Is the Net-Zero Banking Alliance yet another case of greenwashing? Is it all blah blah blah, as Greta Thunberg would say? It shouldn’t be.
Banks that join the Alliance have to disclose targets on how they will support the temperature goals of the Paris Agreement. These targets will be reviewed to ensure consistency with climate science. Everybody will be able to check whether banks keep their promises, because they have to report the emissions of their lending and investment portfolios annually.
This has been another episode of The Finrestra Podcast. If you have suggestions for topics or guests, you can mail me at email@example.com. You can find me on twitter @janmusschoot. Thanks for listening!”
“Hello and welcome to another episode of The Finrestra Podcast.
My name is Jan Musschoot.
The topic of today’s episode: Go big or go home!
According to economic theory, banks have good reasons to expand abroad. Bigger banks should benefit from economies of scale. A broader geographic footprint results in a more diversified loan portfolio. So multinational groups should be more resilient against economic downturns.
However, cross-border expansion is not what we observe in the real world. In fact, multinational banks have been selling their foreign subsidiaries for years. Earlier this year, American Citibank announced that it would exit retail banking in 13 countries, most of them in Asia. Last year, Spanish bank BBVA sold its unit in the United States.
Banks are also selling their foreign activities in Europe. Here are some examples, all from 2021.
British HSBC was so desperate to get rid of its French retail bank, that it sold the unit for one symbolic euro. Dutch ING also plans to leave the French retail market. That same ING has sold its retail bank in Austria. Dutch Rabobank decided to wind down its Belgian retail activities, as it couldn’t find a buyer. British NatWest and Belgian KBC have announced they would exit the Republic of Ireland.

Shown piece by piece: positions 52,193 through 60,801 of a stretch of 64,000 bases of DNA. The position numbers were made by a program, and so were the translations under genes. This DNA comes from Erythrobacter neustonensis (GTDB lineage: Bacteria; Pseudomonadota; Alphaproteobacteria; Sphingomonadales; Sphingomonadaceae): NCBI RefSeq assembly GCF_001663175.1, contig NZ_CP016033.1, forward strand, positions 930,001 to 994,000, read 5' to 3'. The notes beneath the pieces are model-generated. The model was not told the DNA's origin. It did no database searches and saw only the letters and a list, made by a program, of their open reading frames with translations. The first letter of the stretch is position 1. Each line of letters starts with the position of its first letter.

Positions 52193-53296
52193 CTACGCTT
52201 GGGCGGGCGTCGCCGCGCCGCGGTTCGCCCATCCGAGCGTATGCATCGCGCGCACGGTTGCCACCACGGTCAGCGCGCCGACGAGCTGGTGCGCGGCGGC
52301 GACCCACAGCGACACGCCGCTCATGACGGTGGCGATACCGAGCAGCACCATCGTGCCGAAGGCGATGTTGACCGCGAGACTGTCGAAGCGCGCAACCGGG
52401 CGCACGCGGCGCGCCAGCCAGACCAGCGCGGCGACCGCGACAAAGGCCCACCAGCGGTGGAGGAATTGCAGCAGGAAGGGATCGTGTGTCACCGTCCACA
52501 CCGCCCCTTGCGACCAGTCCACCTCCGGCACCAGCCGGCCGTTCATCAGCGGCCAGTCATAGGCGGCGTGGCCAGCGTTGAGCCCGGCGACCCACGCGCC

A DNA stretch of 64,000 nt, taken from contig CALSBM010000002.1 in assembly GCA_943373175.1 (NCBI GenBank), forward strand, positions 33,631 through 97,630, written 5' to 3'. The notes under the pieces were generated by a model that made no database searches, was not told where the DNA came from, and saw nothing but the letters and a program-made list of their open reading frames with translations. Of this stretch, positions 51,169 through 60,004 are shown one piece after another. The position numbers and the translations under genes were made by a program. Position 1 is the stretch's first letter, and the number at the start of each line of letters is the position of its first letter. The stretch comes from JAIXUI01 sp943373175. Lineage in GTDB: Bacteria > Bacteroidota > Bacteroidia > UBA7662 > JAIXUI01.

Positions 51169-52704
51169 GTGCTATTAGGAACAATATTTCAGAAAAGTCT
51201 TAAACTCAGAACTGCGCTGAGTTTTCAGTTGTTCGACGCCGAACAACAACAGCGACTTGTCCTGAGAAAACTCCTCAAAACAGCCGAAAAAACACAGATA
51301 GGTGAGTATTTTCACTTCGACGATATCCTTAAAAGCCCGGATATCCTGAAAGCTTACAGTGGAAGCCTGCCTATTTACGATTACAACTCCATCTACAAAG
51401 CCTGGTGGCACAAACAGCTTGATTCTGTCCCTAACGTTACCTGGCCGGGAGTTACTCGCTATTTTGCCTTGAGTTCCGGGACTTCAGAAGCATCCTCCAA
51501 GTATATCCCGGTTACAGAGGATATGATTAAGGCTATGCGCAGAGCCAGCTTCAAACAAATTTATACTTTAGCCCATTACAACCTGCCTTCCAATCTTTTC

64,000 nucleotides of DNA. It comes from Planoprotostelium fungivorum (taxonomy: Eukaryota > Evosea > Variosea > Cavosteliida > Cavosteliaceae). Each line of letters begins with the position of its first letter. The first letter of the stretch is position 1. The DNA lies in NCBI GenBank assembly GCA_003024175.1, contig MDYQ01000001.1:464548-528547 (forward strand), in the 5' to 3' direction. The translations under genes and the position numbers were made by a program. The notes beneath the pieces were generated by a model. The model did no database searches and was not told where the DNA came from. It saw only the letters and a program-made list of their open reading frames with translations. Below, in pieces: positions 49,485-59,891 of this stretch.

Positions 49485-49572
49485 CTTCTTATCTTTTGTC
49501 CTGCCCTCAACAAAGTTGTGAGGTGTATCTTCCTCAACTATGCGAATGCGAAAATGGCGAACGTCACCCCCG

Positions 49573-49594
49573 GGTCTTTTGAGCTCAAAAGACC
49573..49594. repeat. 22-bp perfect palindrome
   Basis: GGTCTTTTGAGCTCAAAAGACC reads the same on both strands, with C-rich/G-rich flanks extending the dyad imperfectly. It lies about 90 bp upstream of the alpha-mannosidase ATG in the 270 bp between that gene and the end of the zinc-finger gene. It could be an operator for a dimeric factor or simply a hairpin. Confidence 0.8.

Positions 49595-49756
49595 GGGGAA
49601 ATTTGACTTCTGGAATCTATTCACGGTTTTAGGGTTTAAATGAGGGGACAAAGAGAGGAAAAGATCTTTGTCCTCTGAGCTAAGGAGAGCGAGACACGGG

Bankers have good reasons to leave foreign markets. Because policymakers are scared of “too big to fail” banks, so-called systemically important banks need larger capital buffers. More countries also means higher costs for reporting and compliance. Banks have learned that there are few synergies between countries, even for branchless banks that only offer online services, like ING and Rabobank.
That’s why there is a clear trend towards deglobalization.
But that’s not the end of the story. Not all banks are returning to their domestic past.
Economies of scale are a thing, but not in the sense that bigger is always better.
What you want is to have scale within a market.
A good example is Societe Generale. The French financial services group sold most of its Central and Eastern European units. But SocGen kept its subsidiaries in the Czech Republic and in Romania. In both countries, these banks are the third largest in the market. Hungarian OTP sold its small subsidiary in neighboring Slovakia to KBC-owned CSOB. But OTP has also recently signed a deal to buy the second largest bank of Slovenia. Merged with its existing Slovenian subsidiary, it will become the market leader. And this silent consolidation isn’t limited to the East. French Credit Agricole has been gradually increasing its market share in Italy, for example.